- Destroy All Humans!: In this game that lampoons the Red Scare in Cold War America, this trope is zigzagged. On one hand, the U.S. military can put up quite a challenge for Villain Protagonist Crypto (given the player doesn't cheat) but they turn out to be quite gullible when Crypto disguised as the President of the United States (After he disintegrated the real one, of course) makes the military do radically questionable actions like herding all Americans up into brain testing centers to see if they've been drinking water contaminated by Communists (the truth is they're actually brain-extracting machines).
- Left 4 Dead:
- In the comic The Sacrifice, the soldiers are quite bad at fighting zombies. If three civilians and a Vietnam veteran can kill hundreds of infected with hand-made weapons in the worst possible places (airport, hospital, church), do you think that trained soldiers in a base with twenty feet high walls, barbed wires, artillery, choke points and choppers can do the same ? Of course they can't, they're soldiers.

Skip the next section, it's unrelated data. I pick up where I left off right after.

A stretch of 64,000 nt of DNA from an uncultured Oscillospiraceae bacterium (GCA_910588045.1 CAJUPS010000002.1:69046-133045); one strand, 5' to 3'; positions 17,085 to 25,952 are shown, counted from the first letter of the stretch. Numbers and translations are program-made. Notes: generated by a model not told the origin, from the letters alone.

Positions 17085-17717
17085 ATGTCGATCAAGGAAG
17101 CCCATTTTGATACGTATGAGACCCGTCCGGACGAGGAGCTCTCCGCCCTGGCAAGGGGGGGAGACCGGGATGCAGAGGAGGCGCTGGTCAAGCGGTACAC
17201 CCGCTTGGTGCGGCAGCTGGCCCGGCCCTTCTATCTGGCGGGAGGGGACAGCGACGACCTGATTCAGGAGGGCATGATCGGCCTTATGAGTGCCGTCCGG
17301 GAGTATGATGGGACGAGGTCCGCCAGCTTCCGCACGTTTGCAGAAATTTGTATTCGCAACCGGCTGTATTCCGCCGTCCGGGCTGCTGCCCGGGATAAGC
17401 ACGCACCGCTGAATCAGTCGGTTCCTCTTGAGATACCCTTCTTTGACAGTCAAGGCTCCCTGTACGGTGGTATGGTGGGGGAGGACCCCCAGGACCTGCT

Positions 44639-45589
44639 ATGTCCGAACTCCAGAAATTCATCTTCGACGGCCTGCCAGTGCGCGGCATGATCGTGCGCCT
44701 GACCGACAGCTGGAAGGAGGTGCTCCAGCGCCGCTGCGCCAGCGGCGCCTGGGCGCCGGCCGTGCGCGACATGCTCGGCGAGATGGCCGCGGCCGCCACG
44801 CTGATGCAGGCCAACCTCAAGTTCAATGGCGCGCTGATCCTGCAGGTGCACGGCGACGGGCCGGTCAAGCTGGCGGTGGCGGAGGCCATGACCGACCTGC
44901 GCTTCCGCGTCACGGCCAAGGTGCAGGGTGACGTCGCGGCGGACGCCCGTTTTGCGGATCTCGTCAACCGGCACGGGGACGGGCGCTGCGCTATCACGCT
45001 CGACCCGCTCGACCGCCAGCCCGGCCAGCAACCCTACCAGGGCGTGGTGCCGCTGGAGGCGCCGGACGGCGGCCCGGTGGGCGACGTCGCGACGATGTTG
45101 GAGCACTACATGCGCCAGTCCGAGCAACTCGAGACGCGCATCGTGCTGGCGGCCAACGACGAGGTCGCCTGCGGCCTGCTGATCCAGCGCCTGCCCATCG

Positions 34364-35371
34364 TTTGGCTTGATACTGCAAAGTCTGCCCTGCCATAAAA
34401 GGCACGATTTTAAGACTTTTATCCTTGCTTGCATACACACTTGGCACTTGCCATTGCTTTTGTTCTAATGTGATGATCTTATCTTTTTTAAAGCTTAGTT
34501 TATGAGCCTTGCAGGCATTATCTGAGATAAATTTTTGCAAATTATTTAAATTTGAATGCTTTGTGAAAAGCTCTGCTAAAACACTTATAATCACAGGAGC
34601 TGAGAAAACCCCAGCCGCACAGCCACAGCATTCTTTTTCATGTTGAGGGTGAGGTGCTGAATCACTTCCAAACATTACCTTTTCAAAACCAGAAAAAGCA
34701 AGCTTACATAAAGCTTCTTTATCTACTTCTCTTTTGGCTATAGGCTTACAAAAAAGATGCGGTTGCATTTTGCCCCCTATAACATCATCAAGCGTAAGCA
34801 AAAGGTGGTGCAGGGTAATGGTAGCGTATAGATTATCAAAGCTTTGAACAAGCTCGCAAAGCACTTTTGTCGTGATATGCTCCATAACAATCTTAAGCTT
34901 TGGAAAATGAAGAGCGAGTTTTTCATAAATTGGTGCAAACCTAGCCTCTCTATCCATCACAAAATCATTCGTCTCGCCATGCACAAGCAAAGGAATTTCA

- Left 4 Dead 2 is an aversion. While the CEDA is quickly overwhelmed by the zombie invasion, the military is both far more ruthless and more efficient at dealing with it; the evacuation points of the army are still operational, and for what we know of it, they do manage to save people from the zombie invasion.
- Commented on in Solatorobo, where one character asks what the hell the army was doing when Kaiju were attacking his city.
- The army in Dead Rising 2 decides for some reason to send two ten-man-teams to clear out the ENTIRE zombie infested Fortune City... which has tens of thousands of zombies. Surprisingly, they fail. They immediately decide that the 'new' zombies can't possibly be beaten (even though they're only on par with normal, unarmed, stupid humans at best), again, all because those two squads with no air, armor, or artillery support at all failed, and proceed to just firebomb Fortune City rather than send in a properly equipped force.